The schematic of the problem. A dimer of separated nanospheres where the surface charge smearing is described by an effective cover layer of (A) a constant thickness Δd’, (B) a constant permittivity, εS =1 (shifting the metal boundary by Δd’), or (C) a variable thickness Δd’ and spatially dependent permittivity. Under an inverse transformation, the asymmetric core-shell structure in C can be mapped to a dielectric annulus (shown in D) defined by a dielectric-coated metal sphere and a dielectric-coated hollow sphere. Credit: Luo Y, Zhao R, Pendry JB (2014) van der Waals interactions at the nanoscale: The effects of nonlocality. Proc Natl Acad Sci USA 111(52):18422-18427. · the fact that the forces depend on contributions from many different frequencies over a range of almost 100eVPendry notes that researchers are only now beginning to explore the consequences of nonlocality in nanoscale surface phenomena, and are in the process of building reliable models. “The nanoscale forces in our paper are just one instance of where it’s important to treat nonlocality, where the main complication is that the response of a system at a given point depends not just on the electromagnetic fields at that point, but on the fields in the surrounding region as well – a problem that many traditional approaches fail to address.”In their paper, the scientists found that nonlocality dramatically weakens the field enhancement between the spheres, and thereby the van der Waals interaction. “van der Waals forces – although long range relative to standard chemical bonds – are only significant when surfaces are quite close to one another,” Pendry explains. “The standard local theory predicts infinite force in the limit that surfaces touch – but of course this is nonsense. Therefore, predictions that make sense and can be compared to experiments need to take nonlocality into account.”Relatedly, the paper states that chemical bonding – while not an explicit concern in this study – will dominate the final approach just before the surfaces touch at a few tenths of a nanometer, at which point direct contact of the charges will come into play through electron tunneling. “The forces we consider are complementary to chemical bonding,” Pendry clarifies, “in that the current theoretical approach to chemical bonds exploits the local density approximation. In other words, just as a study of pure van der Waals forces omits chemical bonding, so a pure local density study of bonds has nothing to say about the longer range dispersion forces that we calculate. Of course, at some stage the two have to come together…but for that to happen we need experimental input – and theoretical studies of the van der Waals forces are the first steps in making this happen.”The approach described in the paper makes analytical investigation of 3D nonlocal problems feasible while providing insight into the understanding of nonlocal effects in plasmonic nanostructures. “Calculations are always difficult when treating singular structures – by which we mean situations such as the nearly touching spheres considered in our paper – but also the interaction of needle-sharp points with surfaces,” Pendry explains. “Using transformations to unravel the singularity reveals how the forces work in each of these situations, and in fact often enables us to show a common origin.” For example, regarding how their results might influence the development of functional subnanometer substrates, he adds that “any nanomechanical system must consider the effects of van der Waals forces – and our paper is an attempt to further our understanding of these problems.”Looking ahead, Pendry tells Phys.org that van der Waals forces are just the first step in a series of investigations the scientists have already planned. “On the near horizon is heat transfer between surfaces that are close but not in physical contact: Electromagnetic fluctuations responsible for the van der Waals force also enable heat to leap across the gap – an effect different from, and much stronger than, radiative cooling.” (Radiative cooling is the process by which a body loses heat by thermal radiation.) “In the longer term, we’ll try to generalize our theory of quantum friction, whereby surfaces which are close but not in physical contact can experience frictional drag. Nonlocality is also an important issue in the effects.”In closing, Pendry notes that several other areas of research might benefit from their study, given that transformation optics is a very general technique in electromagnetic theory. “The present study is just one in a whole series of applications. We’ve already seen many studies of its application to invisibility, and we have used it extensively to study intense field enhancements in plasmonic structures, such as surface enhanced Raman spectroscopy. In fact, virtually any problem that has electromagnetic radiation interacting with a physical structure could potentially benefit from transformation optics – and in the case of plasmonic systems, nonlocality will always be an important issue whenever surface in close proximity are considered.” Citation: Nanoscale neighbors: First use of transformation optics to accurately analyze nonlocality in 3D plasmonic systems (2015, January 2) retrieved 18 August 2019 from https://phys.org/news/2015-01-nanoscale-neighbors-optics-accurately-nonlocality.html Explore further · the problem involved several length scales, meaning that they had to take into account the spheres themselves (~10nm) as well as the spacing between them, which they tried to push to the limit of one atomic spacing (~0.2nm) (Phys.org) —The ubiquitous van der Waals interaction – a consequence of quantum charge fluctuations – includes intermolecular forces such as attraction and repulsion between atoms, molecules and surfaces. The most long-range force acting between particles, it influences a range of phenomena including surface adhesion, friction and colloid stability. Typically a simple task when parallel surfaces are further apart than 10 nanometers, calculating van der Waals forces between, for example, a pair of nanospheres less than five nanometers apart becomes quite difficult. Moreover, the latter scale requires that the effect of nonlocality (the direct interaction of two objects that are separated in space with no perceivable intermediate agency or mechanism) be considered, introducing complexity into, and thereby further hampering, analysis. More information: van der Waals interactions at the nanoscale: The effects of nonlocality, Proceedings of the National Academy of Sciences, published online before print December 2, 2014, doi:10.1073/pnas.1420551111 Van der Waals force re-measured: Physicists verify nonlinear increase with growing molecular size The absorption spectrum for a dimer of spherical particles. The contour plot of the absorption cross section vs. the frequency and the separation for a pair of gold nanospheres with equal radii of (A) 5 and (B) 30 nm. Comparison of our analytical calculations with local and nonlocal numerical simulations for two closely separated (δ =0:2 nm) gold spheres with equal radii of (C) 5 and (D) 30 nm. Credit: Luo Y, Zhao R, Pendry JB (2014) van der Waals interactions at the nanoscale: The effects of nonlocality. Proc Natl Acad Sci USA 111(52):18422-18427. Journal information: Proceedings of the National Academy of Sciences © 2015 Phys.org Recently, however, scientists at Imperial College London, London proposed a simple analytic solution, showing – for the first time, the researchers say –that nonlocality in 3D plasmonic systems can be accurately analyzed using transformation optics. (Plasmons are quasiparticles arising from the quantization of plasma oscillations at optical frequencies; by arranging electromagnetic fields in a specific way, transformation optics determines the direction in which electromagnetic radiation will propagate.) The scientists also suggest that their results increase the underlying understanding of nonlocal effects in plasmonic nanostructures.Prof. Sir John Pendry discussed the paper that he, Dr. Yu Luo and Dr. Rongkuo Zhao published in the Proceedings of the National Academy of Sciences. “Nonlocality introduces computational complexity which makes doing the calculations difficult,” Pendry tells Phys.org. “We’ve found a workaround that greatly simplifies the calculations by replacing the nonlocal system with a local system that reproduces the results to a high degree of accuracy.” Specifically, the scientists showed that nonlocality in 3D plasmonic systems can be accurately analyzed using the transformation optics approach – the first time that the technique has been applied to van der Waals forces – which they applied to solve the problem of including nonlocal effects when two nanoscale bodies interact. “The key to successfully exploiting transformation optics,” Pendry points out, “is to choose the right transformation. In our case we were able to transform the problem of two nearly-touching spheres into the much more symmetric problem of two concentric spheres.” In so doing, the researchers had to address two challenges: This document is subject to copyright. Apart from any fair dealing for the purpose of private study or research, no part may be reproduced without the written permission. The content is provided for information purposes only.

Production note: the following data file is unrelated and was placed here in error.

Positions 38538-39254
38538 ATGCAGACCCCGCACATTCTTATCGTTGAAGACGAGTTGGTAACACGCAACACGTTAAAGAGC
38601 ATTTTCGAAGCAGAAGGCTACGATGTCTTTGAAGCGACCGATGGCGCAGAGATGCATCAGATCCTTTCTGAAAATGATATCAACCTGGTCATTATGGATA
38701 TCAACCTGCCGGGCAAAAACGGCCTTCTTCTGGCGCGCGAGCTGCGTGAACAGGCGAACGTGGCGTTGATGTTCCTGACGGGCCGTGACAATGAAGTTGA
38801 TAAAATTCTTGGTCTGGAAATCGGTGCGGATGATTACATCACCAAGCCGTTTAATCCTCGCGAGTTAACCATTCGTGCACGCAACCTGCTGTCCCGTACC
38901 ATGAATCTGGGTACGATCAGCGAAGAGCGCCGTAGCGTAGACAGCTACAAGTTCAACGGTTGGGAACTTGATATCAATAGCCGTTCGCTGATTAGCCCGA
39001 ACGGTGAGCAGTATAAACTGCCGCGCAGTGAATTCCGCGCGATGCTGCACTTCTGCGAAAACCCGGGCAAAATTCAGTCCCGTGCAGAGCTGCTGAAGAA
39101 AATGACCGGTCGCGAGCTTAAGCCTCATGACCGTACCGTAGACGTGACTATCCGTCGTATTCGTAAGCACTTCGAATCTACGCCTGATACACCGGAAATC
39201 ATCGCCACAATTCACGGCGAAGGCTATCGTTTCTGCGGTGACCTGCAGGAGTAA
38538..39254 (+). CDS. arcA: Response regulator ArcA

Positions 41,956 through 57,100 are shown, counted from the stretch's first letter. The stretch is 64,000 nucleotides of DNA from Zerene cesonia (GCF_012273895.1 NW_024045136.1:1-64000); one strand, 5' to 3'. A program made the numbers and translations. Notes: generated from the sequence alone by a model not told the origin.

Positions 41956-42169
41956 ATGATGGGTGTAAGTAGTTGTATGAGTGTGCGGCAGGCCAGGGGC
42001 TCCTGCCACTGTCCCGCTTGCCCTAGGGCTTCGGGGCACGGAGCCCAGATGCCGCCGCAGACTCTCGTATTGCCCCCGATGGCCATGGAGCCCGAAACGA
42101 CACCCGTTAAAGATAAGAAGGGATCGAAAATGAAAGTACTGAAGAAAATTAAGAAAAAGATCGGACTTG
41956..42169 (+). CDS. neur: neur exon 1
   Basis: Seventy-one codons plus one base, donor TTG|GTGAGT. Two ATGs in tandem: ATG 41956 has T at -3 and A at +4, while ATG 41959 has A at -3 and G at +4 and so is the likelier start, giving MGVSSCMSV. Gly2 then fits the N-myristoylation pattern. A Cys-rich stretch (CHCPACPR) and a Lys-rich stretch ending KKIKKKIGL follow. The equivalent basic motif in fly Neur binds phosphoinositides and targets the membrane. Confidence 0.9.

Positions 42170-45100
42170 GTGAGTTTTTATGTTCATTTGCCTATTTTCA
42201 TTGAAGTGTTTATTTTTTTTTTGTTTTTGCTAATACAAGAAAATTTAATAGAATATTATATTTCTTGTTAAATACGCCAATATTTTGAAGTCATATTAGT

This story originally appeared on PCMag This hands-on workshop will give you the tools to authentically connect with an increasingly skeptical online audience. Free Workshop | August 28: Get Better Engagement and Build Trust With Customers Now 2 min read Huawei is not getting any love from the Trump administration. FCC Chairman Ajit Pai on Monday proposed eliminating a government subsidy for any U.S. telecom carrier that buys from the Chinese company.The subsidies draw from the Universal Service Fund, an $8.5 billion FCC fund designed to connect low-income areas, schools and libraries to the internet. Pai’s proposal seeks to bar the money from going to equipment suppliers declared a “national security threat.”The chairman’s proposal doesn’t identify Huawei by name. But in a blog post, Pai referenced growing Congressional concerns over “certain Chinese communication equipment providers” posing a national security risk to the U.S.”Hidden ‘back doors’ to our networks in routers, switches — and virtually any other type of telecommunications equipment — can provide an avenue for hostile governments to inject viruses, launch denial-of-service attacks, steal data, and more,” Pai said in a separate statement.In December, 18 lawmakers also sent a letter to the FCC chairman, which raised concerns about “Chinese espionage in general and Huawei’s role in that espionage in particular.”Last week, Pai responded to the lawmakers, saying he shared their concerns. “I intend to take proactive steps to help ensure the integrity of the communications supply chain,” he wrote.Pai’s proposal, which goes up for vote next month, risks limiting U.S. business for both Huawei and another Chinese supplier, ZTE. In addition to selling smartphones, the two companies also develop equipment that can power cellular networks.However, U.S. officials worry that same technology can be used for state-sponsored spying. In 2012, a Congressional committee declared both Huawei and ZTE a security threat over their suspected ties to the Chinese government.Both Huawei and ZTE reject the spying allegations; neither have responded to Pai’s announcement.The proposal comes as AT&T, Verizon and Best Buy have all reportedly stopped selling Huawei phones. In its defense, Huawei has said its phones have been built with the best security practices in mind and use Google’s Android OS. March 27, 2018 Enroll Now for Free